Potočnjak, I; Degoricija, V; Trbušić, M; Pregartner, G; Berghold, A; Marsche, G; Frank, S.
Serum Concentration of HDL Particles Predicts Mortality in Acute Heart Failure Patients.
Sci Rep. 2017; 7: 46642-46642.
- Autor/innen der Med Uni Graz:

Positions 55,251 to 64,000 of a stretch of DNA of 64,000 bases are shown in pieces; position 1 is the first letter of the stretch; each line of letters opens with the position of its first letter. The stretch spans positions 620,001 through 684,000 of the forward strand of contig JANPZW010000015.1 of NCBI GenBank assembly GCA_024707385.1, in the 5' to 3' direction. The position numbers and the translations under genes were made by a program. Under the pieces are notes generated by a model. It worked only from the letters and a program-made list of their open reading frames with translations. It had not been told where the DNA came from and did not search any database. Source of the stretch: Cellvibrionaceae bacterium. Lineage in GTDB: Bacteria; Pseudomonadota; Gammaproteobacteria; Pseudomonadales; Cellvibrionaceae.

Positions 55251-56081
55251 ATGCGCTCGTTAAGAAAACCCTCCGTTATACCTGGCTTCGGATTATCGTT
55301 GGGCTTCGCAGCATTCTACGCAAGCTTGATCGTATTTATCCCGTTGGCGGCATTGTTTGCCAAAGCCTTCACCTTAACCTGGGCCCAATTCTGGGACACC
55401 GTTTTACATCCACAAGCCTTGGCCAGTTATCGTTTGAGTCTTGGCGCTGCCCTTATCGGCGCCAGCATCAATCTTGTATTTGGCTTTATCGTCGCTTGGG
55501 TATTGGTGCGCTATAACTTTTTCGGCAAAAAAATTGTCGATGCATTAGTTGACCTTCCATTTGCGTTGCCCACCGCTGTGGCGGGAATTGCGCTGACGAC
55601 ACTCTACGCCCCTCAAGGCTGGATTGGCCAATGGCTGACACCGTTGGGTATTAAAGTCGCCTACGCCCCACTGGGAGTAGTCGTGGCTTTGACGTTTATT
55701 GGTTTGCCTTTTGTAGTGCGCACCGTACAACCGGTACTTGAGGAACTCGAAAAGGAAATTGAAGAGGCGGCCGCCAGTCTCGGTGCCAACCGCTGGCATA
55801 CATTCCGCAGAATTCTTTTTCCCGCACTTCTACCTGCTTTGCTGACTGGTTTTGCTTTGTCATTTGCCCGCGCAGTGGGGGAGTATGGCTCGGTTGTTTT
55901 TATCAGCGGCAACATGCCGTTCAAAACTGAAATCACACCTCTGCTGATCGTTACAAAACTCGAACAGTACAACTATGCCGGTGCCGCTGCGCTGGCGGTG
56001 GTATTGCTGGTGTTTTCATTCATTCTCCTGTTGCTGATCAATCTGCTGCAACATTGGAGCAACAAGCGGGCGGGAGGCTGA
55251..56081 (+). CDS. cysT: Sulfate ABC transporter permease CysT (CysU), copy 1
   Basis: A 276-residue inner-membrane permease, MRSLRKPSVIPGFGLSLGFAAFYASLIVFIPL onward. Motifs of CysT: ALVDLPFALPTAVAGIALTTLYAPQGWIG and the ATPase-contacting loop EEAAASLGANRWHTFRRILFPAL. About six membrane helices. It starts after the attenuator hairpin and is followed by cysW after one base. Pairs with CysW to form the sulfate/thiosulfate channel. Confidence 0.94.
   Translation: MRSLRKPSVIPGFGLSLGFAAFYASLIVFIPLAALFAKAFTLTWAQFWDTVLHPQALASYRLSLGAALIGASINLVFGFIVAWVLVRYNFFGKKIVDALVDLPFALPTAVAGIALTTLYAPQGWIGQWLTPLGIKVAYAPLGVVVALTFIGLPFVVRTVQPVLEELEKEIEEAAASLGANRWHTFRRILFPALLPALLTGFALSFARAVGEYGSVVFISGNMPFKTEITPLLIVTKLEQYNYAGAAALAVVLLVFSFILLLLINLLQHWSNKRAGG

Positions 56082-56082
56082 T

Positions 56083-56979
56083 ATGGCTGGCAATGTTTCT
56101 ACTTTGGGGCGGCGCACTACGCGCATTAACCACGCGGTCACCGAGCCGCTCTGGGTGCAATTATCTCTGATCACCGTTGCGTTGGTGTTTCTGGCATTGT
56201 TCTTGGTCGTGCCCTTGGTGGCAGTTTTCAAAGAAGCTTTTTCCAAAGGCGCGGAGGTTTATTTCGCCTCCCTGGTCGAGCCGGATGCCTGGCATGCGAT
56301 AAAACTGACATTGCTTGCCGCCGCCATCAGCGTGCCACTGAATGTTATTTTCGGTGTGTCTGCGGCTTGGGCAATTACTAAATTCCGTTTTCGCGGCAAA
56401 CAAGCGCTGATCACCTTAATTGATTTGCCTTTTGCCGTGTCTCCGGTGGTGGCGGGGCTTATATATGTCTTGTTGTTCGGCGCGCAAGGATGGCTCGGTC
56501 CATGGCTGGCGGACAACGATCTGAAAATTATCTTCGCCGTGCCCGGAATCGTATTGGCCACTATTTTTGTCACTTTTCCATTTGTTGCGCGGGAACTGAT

Clinical studies have shown that assessing circulating concentrations of high-density lipoprotein (HDL) particles by nuclear magnetic resonance (NMR) spectroscopy is superior to HDL-cholesterol in predicting cardiovascular risk. We tested the hypothesis that circulating concentrations of HDL particles predict 3-month mortality of patients with acute heart failure (AHF). Out of 152 included patients, 52% were female, additionally the mean patient age was 75.2 ± 10.3 years, and three-month mortality was 27%. Serum lipoprotein profile at admission was determined by NMR spectroscopy. Univariate logistic regression analyses revealed a significant inverse association of total (odds ratio (OR) 0.38 per 1-SD increase, 95% confidence interval (CI) 0.23-0.60, p < 0.001) and small HDL particle concentrations (OR 0.35 per 1-SD increase, 95% CI 0.19-0.60, p < 0.001) with 3-month mortality, whereas concentrations of large HDL particles (p = 0.353) or HDL-cholesterol (p = 0.107) showed no significant association. After adjustment for age, sex, mean arterial pressure, low-density lipoprotein cholesterol, glomerular filtration rate, urea, and N-terminal pro-brain natriuretic peptide, both the total and small HDL particle concentrations remained significantly associated with 3-month mortality. Based on our results, we conclude that total and small HDL particle concentrations strongly and independently predict 3-month mortality in AHF patients.